My friends here asked if I had ever eaten "chorizo verde" which literally translates to green sausage. I said I considered myself quite fortunate to be able to honestly answer no. So I was told we were going to take a drive out of the DF to México State where on the way to Toluca we were going to stop for lunch in Marquesa (not much different from driving out of NYC to upstate NY).
Toluca is small industrial town but is fairly important to Mexico City. It has quite a few factories & breweries, and I'm told a lot of major businesses in the DF have satellite offices and/or manufacturing concerns there. There is also a new airport that is slowly eating into some of the massive volume of flights that have always gone into, out of or though Mexico City. I'd estimate the drive to take 1 - 1.5 hours if we didn't stop for lunch on the way (but if we were doing it during mid-week traffic madness who knows how long it would take).
Right before you see Toluca when driving from the DF, you hit Marquesa. Marquesa is a national park & the fringes cross the highway. You would know you were in Marquesa even if there weren't signs because where it hits the highway, people have built long lines of shacks on both sides dedicated to selling snacks & meals made up of local delicacies. Top among these foods is the dreaded (by me) & beloved (by my friends & many locals) chorizo verde.
I don't know how my friends chose which shack to stop at as they all looked identical to me & advertised the same specialties. But the choice was made & I saw the chorizo hanging in front of our destination before we got out of the car. Now I'm a huge fan of Italian sausage with parsley & Parmigiano-Reggiano which can look a little greenish from the herbs. But this wasn't a little greenish. It was so green I wanted to check for batteries or electric plugs. It was so much greener than any meat I had ever considered putting in my mouth that I was terrified anew. Nobody could tell me what gave it it's ominous hue, but speculations ranged from herbs to crushed seeds to food coloring. We ordered 3 tacos stuffed with the sausage before we even saw menus (& before I could change my mind).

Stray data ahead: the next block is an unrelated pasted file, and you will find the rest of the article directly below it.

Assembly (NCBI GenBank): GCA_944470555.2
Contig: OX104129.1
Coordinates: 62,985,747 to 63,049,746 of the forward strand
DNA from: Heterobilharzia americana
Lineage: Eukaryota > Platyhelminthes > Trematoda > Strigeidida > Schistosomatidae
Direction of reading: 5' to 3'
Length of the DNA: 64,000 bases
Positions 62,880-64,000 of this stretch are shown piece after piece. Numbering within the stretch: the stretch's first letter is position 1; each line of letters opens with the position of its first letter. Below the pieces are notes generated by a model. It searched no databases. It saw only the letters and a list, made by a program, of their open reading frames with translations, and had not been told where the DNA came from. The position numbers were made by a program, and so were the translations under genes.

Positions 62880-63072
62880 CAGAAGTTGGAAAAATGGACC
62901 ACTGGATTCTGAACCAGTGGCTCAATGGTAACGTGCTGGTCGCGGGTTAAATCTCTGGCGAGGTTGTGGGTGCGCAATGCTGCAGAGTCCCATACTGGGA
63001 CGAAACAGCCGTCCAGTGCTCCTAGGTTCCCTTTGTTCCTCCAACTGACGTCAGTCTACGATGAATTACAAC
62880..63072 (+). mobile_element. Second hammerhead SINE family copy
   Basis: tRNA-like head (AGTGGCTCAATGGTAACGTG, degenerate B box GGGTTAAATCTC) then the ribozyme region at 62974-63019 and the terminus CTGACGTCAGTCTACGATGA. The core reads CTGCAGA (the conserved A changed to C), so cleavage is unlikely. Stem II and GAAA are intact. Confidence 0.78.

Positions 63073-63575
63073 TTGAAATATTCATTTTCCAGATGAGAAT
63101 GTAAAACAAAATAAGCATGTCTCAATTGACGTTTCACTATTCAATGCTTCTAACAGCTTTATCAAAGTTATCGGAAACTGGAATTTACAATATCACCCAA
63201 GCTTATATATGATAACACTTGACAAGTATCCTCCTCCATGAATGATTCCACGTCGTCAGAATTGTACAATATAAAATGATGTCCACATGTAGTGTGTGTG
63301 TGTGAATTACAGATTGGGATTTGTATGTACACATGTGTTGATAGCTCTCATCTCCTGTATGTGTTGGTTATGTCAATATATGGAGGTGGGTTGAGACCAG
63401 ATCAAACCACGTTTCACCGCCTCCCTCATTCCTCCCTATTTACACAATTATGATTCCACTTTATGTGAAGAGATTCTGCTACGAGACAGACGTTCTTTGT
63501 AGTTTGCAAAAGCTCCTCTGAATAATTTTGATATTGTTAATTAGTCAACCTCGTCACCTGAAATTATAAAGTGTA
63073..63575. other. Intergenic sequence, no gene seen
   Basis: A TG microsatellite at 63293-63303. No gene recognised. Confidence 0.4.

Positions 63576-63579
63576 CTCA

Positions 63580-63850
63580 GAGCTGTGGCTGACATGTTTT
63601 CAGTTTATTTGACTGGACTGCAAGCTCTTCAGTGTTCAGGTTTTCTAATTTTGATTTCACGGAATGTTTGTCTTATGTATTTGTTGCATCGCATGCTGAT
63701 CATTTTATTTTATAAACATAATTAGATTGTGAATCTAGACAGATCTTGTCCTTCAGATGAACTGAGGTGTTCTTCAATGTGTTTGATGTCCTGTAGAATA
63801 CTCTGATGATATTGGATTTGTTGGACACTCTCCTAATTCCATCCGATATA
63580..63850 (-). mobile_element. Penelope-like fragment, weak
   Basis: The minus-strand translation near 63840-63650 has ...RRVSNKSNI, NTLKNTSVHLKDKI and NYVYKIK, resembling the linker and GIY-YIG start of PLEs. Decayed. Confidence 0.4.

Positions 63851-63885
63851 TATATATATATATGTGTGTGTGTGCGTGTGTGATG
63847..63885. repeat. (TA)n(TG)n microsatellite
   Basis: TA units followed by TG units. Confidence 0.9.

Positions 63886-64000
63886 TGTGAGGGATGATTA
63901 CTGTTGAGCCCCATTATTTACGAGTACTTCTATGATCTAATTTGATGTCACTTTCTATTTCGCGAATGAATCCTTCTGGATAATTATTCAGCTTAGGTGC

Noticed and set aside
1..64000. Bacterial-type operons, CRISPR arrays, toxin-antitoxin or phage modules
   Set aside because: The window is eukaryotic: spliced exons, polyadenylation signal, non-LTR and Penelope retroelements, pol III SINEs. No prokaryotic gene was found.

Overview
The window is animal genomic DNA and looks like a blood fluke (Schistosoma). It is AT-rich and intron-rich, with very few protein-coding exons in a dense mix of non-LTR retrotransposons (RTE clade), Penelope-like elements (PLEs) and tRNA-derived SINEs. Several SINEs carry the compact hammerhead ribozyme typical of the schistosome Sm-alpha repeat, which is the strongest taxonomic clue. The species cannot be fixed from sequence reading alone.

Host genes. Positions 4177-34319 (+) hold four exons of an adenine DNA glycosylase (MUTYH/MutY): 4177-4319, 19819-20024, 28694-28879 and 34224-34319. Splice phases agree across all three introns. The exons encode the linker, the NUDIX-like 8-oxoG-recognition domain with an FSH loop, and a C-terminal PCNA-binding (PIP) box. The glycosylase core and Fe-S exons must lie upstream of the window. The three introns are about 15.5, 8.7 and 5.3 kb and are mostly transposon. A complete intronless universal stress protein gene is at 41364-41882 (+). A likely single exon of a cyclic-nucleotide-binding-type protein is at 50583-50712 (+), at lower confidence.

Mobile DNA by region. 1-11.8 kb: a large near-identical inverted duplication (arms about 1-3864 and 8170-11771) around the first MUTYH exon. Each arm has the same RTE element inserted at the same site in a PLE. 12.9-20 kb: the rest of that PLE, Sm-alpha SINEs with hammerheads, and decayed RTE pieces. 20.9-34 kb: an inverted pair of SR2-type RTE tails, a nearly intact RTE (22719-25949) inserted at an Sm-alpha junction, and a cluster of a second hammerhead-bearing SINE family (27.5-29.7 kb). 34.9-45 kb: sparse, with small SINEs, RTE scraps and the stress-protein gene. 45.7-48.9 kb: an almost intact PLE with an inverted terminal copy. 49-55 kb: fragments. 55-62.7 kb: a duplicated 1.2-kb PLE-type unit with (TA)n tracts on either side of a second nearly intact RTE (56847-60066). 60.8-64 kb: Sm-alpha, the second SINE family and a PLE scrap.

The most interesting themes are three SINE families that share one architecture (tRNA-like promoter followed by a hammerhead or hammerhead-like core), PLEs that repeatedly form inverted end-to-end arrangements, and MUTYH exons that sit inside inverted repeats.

They were excellent, of course. Fresh-made blue corn tortillas carried the star of this show along with sliced nopal cactus. The chorizo didn't taste green, but it had an intriguing gamy & fragrant flavor quite different from other Mexican sausages I've tried. Now that our appetites were worked up, we got a menu and the debate over what else to have started as our nostrils filled with the smoke coming off the wood-fired grills inside the row of shacks. It was then that an old man wandered in to buy a very shady looking bottle of booze.
My friends stopped him to ask about it as we noticed several of these bottles lined up in the window. It turns out that they are aguardiente- a type of moonshine made in many Latin American countries- each flavored with different fruits or herbs. I had heard stories of this brain numbing elixir but never had the opportunity to try it. So my friends chose a bottle with sliced peaches floating near the bottom & we ordered tacos & quesadillas filled with more chorizo verde, a corn fungus called huitlacoche, slow-roasted goat known as barbacoa plus 2 different types of pork (each filling in a separate tortilla if you're trying to keep score at home). Everything was delicious although the aguardiente was a little sweet for my taste. Those of you who enjoy sampling unusual beverages I carry home from the corners of the world will be glad to know I snagged a bottle of the herbal tincture for your entertainment.